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'Banquet ban' gives locals food for thought

By Yang Jun/Hou Liqiang/Dong Xianwu | China Daily | Updated: 2017-02-17 07:42
'Banquet ban' gives locals food for thought

Residents gather for a banquet in Anshun, Guizhou province. [QIAO QIMING/FOR CHINA DAILY]

A city in Southwest China has banned locals from hosting elaborate banquets as a way of reducing food waste and preventing unnecessary expenditure. Yang Jun reports from Anshun, Guizhou province, with Hou Liqiang in Beijing.

There are many government departments in China, both local and central, but few have a brief as unusual as the department that regulates the number of banquets local residents are allowed to host in Anshun, a city in Guizhou province, Southwest China.

The office may sound like a joke, but the problem it was set up to address is anything but amusing. The exorbitant number of banquets being held resulted in lost work hours and a huge waste of food. Moreover, people were gradually sliding into poverty because of the large amounts of money they were expected to hand over to the hosts as cash gifts, a must when attending a banquet in the city.

A "banquet ban" team was established in February last year in Puding county, which has a population of more than 470,000 and is one of six counties or county-level districts in the city, which is home to about 2.3 million. The county, which is administered by the Anshun government, also set up an office for the team in the building that houses the local commission to guide cultural and ethical progress.

The crackdown, which was overseen by the local commission for discipline inspection, was initially part of the central government's anti-corruption campaign and was aimed at regulating the behavior of public servants. However, the city government was dismayed to discover that the number of banquets being held by local residents was rising sharply, even as the campaign against official waste began to bite.

According to a statement provided to China Daily by the Puding commission to guide cultural and ethical progress, the problem was getting out of hand: "There were too many banquets. On average, each household spent about one-third of its annual income on cash gifts. To raise the money to provide cash gifts, some villagers sold crops they had earmarked as food for the family and even borrowed money at usurious rates. For the hosts, the banquets became a method of raising money, but for those attending, the practice resulted in a huge financial burden that led to many people suffering."

The statement also noted that some locals who lived in other towns and cities as migrant workers were pressured to return home regularly to attend banquets, further wasting time and money.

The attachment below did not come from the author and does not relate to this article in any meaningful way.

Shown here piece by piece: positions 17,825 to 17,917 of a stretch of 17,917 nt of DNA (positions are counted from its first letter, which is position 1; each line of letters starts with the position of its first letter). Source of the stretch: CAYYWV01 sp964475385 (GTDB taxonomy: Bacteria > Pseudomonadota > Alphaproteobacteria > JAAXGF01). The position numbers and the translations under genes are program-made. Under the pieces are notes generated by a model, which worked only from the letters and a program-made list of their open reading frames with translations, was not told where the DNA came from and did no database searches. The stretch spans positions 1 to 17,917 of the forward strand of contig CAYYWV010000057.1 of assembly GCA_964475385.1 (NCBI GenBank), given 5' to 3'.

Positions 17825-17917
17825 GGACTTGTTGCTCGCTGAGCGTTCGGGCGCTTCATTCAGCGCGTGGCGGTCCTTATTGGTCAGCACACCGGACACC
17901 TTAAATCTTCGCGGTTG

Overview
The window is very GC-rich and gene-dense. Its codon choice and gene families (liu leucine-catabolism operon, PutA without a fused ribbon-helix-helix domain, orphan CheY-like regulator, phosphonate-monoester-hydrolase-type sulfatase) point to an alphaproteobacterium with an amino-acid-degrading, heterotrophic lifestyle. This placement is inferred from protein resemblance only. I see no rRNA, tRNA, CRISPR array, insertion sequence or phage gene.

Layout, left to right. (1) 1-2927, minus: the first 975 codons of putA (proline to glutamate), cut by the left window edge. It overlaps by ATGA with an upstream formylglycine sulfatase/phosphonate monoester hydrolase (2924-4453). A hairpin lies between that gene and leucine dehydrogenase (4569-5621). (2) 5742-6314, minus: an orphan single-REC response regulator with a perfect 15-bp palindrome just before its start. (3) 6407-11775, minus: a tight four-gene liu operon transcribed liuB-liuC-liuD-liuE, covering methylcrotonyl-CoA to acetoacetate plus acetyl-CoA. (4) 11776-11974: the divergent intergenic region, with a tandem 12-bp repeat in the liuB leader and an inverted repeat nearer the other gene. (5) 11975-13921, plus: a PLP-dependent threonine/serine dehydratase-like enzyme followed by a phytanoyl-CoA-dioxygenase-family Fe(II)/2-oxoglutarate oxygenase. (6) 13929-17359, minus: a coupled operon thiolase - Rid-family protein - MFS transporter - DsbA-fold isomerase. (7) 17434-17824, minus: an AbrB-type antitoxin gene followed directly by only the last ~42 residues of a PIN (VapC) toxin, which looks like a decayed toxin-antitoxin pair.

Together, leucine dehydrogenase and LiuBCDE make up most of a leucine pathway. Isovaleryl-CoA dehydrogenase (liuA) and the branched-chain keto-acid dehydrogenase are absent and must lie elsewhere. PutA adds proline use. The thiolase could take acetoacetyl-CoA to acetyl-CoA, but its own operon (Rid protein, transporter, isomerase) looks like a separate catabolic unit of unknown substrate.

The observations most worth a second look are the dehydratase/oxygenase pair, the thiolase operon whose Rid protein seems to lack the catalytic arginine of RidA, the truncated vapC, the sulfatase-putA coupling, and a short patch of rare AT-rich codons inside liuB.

As a result, the focus of the regulatory team's activities was widened to target extravagant meals hosted by local residents.

At one point, banquets were held so frequently that some locals decided the only way to avoid the pressure to attend was to relocate to distant towns and cities.

Zhang Qingsong, from Tangyue village in Anshun's Pingba district, was one of the "emigres". He returned to Tangyue in 2014 after more than a decade away. During his time outside the village, he didn't even return for Spring Festival, China's most important holiday.

"Everybody held banquets. If you worked in my hometown, it was almost certain that you would become poorer and poorer. The money you made would not be enough to provide all the cash gifts," the 44-year-old said.

"Sometimes I received more than 10 invitations a month. It was a face-related issue: If you didn't ask for leave to attend banquets, other people wouldn't attend yours, so you lost face. However, if you worked a long distance away, you had an excuse to not to attend."

Wang Hai, Party secretary of Jinma village in Anshun, said people who gave cash gifts always wanted to recoup their outlay, so they would use any excuse to host a banquet, often to mark events that were not on the list of traditional celebrations.

The problem was exacerbated by the fact that many people believed they had to give their host a bigger cash gift than they had received from him at their own banquet.

The reasons for hosting banquets ranged from the traditional to the tawdry. Some people adhered to conventional celebrations, such as marking the 30th and 100th days after the birth of a baby, while others toasted a child's enrolment at college or entry into the army. However, some people held banquets whenever they added another story to their house.

In 2013, Chen Qiang bought a new apartment in Jinma, so he held a housewarming banquet with the aim of recouping the money he had spent on his new home.

Unfortunately for Chen, the plan wasn't a success. "I spent 30,000 yuan ($4,370) on the banquet, and received about 40,000 yuan in cash gifts. However, the extra 10,000 yuan was quickly eaten up by the cash gifts I had to give at other banquets. It was troublesome, and all money was wasted on eating and drinking," said the 41-year-old former migrant worker.

Wang, the Party secretary, said the desire to keep up with the Joneses resulted in everyone losing out because the banquets became increasingly elaborate and expensive.

Wang Mingyun, a 61-year-old Jinma resident, elaborated: "If a family offered 16 courses at a banquet, other people were tempted to try and gain face by offering 18. It was common to see about half of the food provided being thrown away. It was a huge waste."

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